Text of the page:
Archive for October, 2008

Charging your iPhone on the go

Posted on October 29th, 2008 in iPhone | 1 Comment »

The Kensington Mini Battery Pack for iPod and iPhone

So I’m planning a 2 week trip to Korea, and I know during the course of my trip I’ll probably be watching lots of video on my iphone, potentially siphoning off internet for my MacBook, and reading my Google Reader when I can. All of that would lead to the quick demise of my iPhone’s battery life – with no AC outlet in sight. To remedy this I’ve been planning to get an external battery pack – something like the Kensington’s Mini Battery Pack ($50) [inset left].

The other day, however, I was at the local Duane Reade (popular NYC pharmacy chain) and came across this in the $10 discount bin [inset right].

Energizer Energi To Go Portable Power for iPod

It’s called the Energizer Energi To Go ($10?) and what is basically does is recharge your iPod via two double-A batteries. Although the packaging only advertises charging iPods, I took the chance and bought it considering all the connectors are the same. Sure enough it works great! I’ve only tested it out twice but I dig it. Here’s the pros and cons:

Energizer Energi Pros

  • It’s cheap. Judging from the condition of the packaging this things been around for awhile, and I’m pretty sure I’m not the only guy that’s never heard of it. I mean, Energizer, making an iPod accessory? It even comes with a free pair of batteries.
  • It’s easy to charge. You can get a small box of double-A’s anywhere and in most countries I assume. I could go camping for days and still be able to make calls and get online.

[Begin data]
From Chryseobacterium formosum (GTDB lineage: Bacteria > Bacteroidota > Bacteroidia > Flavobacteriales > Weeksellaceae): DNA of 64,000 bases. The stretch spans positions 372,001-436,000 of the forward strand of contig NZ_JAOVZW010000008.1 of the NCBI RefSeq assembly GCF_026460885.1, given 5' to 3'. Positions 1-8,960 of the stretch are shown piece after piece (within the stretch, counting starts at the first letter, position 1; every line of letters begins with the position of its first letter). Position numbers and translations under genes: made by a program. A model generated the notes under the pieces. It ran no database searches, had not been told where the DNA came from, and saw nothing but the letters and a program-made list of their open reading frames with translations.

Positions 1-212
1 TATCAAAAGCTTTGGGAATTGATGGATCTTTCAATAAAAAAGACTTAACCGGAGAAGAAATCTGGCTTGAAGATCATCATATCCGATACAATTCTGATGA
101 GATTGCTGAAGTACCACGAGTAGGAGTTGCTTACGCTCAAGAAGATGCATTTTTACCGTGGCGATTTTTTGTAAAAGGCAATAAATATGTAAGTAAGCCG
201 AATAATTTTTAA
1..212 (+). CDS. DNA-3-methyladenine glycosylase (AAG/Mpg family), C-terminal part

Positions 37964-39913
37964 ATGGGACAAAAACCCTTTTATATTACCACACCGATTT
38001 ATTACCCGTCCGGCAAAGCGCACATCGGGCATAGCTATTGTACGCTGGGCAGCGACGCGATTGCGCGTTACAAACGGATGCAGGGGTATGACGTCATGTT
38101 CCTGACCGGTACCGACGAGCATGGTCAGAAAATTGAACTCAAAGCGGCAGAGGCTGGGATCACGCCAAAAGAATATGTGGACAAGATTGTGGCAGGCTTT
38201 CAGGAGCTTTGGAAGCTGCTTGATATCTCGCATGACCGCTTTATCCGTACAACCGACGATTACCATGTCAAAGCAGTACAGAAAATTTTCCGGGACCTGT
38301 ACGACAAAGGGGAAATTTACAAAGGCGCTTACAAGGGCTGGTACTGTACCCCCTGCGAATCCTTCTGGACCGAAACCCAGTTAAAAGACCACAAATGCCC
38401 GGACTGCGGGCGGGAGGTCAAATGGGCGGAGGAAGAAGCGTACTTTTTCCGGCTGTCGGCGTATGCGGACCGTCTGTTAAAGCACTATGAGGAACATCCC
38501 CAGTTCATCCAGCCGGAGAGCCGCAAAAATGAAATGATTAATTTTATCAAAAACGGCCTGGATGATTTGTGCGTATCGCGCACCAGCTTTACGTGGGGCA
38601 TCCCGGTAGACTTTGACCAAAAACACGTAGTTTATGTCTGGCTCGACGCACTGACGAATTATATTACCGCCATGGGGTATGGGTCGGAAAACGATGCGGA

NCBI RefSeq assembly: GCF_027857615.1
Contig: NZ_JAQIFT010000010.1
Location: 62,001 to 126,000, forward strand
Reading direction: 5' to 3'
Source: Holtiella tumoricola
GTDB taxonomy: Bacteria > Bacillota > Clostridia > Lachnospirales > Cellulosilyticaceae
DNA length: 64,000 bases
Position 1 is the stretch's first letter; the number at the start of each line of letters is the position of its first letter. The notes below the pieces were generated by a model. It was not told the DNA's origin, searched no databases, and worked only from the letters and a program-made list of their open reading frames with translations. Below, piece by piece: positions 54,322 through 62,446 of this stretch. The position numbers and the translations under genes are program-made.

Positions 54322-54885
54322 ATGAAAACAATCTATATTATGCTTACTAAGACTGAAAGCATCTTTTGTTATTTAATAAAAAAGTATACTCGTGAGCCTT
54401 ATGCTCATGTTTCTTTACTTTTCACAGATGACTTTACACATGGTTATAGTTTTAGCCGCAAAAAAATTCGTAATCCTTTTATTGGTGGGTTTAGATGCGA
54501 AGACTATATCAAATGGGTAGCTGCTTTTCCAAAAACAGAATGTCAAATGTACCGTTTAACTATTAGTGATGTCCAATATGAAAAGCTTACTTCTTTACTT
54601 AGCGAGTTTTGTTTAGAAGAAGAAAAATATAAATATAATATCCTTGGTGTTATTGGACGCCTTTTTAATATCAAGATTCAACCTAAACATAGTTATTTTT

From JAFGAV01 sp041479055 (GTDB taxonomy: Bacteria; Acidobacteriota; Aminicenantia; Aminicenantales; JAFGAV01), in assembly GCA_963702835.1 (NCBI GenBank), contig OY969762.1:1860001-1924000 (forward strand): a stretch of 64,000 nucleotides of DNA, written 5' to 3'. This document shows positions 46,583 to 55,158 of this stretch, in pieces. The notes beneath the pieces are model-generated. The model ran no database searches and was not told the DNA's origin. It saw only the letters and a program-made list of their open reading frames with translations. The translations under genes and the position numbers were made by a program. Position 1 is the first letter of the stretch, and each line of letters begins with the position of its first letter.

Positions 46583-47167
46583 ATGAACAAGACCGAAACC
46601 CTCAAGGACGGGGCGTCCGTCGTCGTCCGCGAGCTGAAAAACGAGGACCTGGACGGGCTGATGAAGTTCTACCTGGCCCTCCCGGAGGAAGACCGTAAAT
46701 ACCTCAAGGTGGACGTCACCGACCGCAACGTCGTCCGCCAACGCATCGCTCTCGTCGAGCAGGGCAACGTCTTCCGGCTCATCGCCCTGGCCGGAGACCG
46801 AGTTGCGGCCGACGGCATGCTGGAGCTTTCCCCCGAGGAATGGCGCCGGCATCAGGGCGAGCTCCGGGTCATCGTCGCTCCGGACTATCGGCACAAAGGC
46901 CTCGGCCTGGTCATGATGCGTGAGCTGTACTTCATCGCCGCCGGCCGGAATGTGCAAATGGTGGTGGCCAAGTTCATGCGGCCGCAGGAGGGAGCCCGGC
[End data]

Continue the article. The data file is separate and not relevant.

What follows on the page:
• It’s small. Easy to slip in a jacket pocket if you know you’ll be needing it. It folds compactly when you’re not using it and also serves as a stand when you are. Here’s an unoptimized WMV movie (6MB) from their site showing the folding action. Additionally the device has a coin-operated screw area so that you can expand the dock to fit larger or smaller devices.

Energizer Energi Cons

  • It’s a little wasteful. And probably worse for the environment. A set of batteries can charge an iPhone about 1.2 times before being emptied.
  • Long charge time. Takes a good couple of hours to charge.
  • Dock can be a little fickle. I’m not sure whether it only happens when the batteries or low but sometimes my iPhone beeps / vibrates constantly as if it’s constantly getting unplugged and replugged.

Overall, I definitely think the pros outweigh the cons, especially for my case where I’m not going to be using it much. I’ve got an iPhone dock ready at home and work so the only time I need it would be when I’m away from both places for longer than a day. The charging time isn’t so bad either since I can charge and use it at the same time (I only wish it could somehow dock horizontally for MovieTime™.)

This marks the end of my review, so if you have ten dollars burning a whole in your pocket go to your local Duane Reade store and try to pick one up!


Posted on October 27th, 2008 in JavaScript | 11 Comments »

I noticed that JavaScript has a String.fromCharCode for decoding a sequence of numbers to Unicode values but no String.toCharCode for doing the reverse. So here’s my rendition:

String.prototype.toCharCode = function(){
    var r = '', string = this.split('');
    for (var i in string){
        r += String.charCodeAt(string[i]) + ',';
    return r.substr(0,r.length - 1);
// returns "98,111,98"

Update: version from my good friend Takashi and link to his blog on why it’s more efficient:

String.prototype.toCharCode = function(){
    var str = this.split(''), len = str.length, work = new Array(len);
    for (var i = 0; i < len; ++i){
        work[i] = String.charCodeAt(str[i]);
    return work.join(',');
// returns "98,111,98"